The U.S. Treasury Department may begin its program to spur purchases of mortgage-backed securities from banks with about $20 billion in public and private money, down from as much as $100 billion when it was announced in March, two people familiar with the matter said.
The Treasury plans provide about $1.1 billion in capital to eight to 10 money managers it will pick for the Public-Private Investment Program, according to the people, who asked not to be identified before the details are announced. The firms will raise about $1.1 billion each for funds to buy distressed mortgage securities, less than they had expected the government to support. The plan also will include about $10 billion in government-backed loans.
The government unveiled the program when losses tied to home loans hobbled banks such as Citigroup Inc. and Bank of America Corp. and threatened to choke off lending needed to revive the economy. Since then, the 19 largest U.S. banks raised more than $100 billion by selling equity and assets, swapping preferred shares for common and offering debt, easing concern that the lenders couldn’t handle a deeper, longer recession.
“It wouldn’t shock me if the program never gets any bigger than this,” said Douglas Elliott, a fellow at the Brookings Institution in Washington and a former investment banker. “It would be nice see these assets moved off the balance sheets of banks, but I don’t think it’s critical anymore.”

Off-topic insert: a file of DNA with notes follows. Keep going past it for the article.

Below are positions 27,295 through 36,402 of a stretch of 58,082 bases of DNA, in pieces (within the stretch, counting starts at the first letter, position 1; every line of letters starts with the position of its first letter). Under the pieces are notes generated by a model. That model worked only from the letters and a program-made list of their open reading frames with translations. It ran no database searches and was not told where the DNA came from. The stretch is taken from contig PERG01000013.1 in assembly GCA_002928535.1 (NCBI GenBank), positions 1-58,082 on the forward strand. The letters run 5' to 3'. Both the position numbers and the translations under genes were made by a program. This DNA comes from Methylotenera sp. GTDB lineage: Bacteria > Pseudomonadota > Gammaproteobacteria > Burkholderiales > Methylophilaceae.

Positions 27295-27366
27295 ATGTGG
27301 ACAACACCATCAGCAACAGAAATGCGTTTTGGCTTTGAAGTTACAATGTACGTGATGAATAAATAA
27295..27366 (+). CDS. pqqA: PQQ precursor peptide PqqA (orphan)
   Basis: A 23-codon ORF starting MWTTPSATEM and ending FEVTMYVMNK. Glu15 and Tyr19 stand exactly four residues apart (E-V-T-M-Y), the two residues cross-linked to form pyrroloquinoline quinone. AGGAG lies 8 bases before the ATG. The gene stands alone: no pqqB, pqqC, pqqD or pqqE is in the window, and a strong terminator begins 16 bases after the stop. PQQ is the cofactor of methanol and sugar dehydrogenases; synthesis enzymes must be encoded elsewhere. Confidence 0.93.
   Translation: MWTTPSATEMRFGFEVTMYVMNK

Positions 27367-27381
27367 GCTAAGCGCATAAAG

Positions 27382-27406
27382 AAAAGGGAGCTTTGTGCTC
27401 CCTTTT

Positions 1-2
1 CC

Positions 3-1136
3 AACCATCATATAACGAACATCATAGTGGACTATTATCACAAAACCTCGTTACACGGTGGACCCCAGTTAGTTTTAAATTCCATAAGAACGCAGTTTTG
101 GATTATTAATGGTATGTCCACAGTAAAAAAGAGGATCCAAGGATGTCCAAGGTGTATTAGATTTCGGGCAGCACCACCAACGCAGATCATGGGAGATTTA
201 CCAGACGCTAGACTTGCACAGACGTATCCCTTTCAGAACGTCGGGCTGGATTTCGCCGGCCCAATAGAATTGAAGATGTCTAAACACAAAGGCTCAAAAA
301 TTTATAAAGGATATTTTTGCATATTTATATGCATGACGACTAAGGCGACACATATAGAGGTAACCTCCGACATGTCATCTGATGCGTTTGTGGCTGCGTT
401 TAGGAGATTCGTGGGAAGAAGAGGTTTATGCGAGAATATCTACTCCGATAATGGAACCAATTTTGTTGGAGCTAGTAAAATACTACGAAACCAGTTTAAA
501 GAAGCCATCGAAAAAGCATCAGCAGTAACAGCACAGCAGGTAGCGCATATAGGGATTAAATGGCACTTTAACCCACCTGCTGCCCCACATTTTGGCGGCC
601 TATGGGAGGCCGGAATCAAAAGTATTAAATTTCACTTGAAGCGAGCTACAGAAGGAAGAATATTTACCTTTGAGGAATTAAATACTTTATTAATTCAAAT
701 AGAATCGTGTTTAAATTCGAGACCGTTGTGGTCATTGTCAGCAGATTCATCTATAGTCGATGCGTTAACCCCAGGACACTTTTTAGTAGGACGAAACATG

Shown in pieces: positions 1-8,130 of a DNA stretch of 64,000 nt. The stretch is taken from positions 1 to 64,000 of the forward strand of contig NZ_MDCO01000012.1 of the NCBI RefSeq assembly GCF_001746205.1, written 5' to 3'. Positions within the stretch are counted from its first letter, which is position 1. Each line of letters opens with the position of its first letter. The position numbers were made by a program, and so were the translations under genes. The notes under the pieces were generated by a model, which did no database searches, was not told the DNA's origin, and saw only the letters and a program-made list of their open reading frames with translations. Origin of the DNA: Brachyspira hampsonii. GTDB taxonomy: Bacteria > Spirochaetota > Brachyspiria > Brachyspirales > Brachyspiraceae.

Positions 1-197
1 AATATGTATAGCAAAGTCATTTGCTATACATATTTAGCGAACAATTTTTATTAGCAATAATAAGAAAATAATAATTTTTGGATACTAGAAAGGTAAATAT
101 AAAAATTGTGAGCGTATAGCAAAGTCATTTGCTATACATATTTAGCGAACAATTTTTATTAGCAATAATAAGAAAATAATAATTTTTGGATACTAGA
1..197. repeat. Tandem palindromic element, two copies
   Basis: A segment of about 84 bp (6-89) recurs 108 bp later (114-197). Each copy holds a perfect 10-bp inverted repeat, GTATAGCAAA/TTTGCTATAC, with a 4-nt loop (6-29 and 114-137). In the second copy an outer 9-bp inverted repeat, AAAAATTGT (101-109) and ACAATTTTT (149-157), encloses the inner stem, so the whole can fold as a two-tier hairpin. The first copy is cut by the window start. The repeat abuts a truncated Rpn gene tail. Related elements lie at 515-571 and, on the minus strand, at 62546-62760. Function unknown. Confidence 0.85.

A separate portion of PPIP, run by the Federal Deposit Insurance Corp. and designed to aid the sale of whole loans from banks to investors, was postponed indefinitely last month. Treasury Secretary Timothy Geithner said then that interest in such U.S. programs may be waning as market confidence improves.
Geithner said in March that the government might commit as much as $50 billion in public capital to match PPIP funds raised by private firms. Treasury officials have said the program could be rolled out in stages and expanded over time.
Andrew Williams, a Treasury spokesman, declined to comment. The department may announce the program’s start as soon as next week.
Invesco Ltd., based in Atlanta, and BlackRock Inc. in New York were among companies that said in April they would each seek to start PPIP funds. BlackRock had planned to raise as much as $7 billion, while Wilbur Ross, who runs Invesco’s WL Ross & Co. unit, expected to gather “several billion” dollars. Officials from both companies declined to comment.
Pacific Investment Management Co. in Newport Beach, California, and the Standish bond unit of Bank of New York Mellon Corp. also said they would seek to participate in PPIP.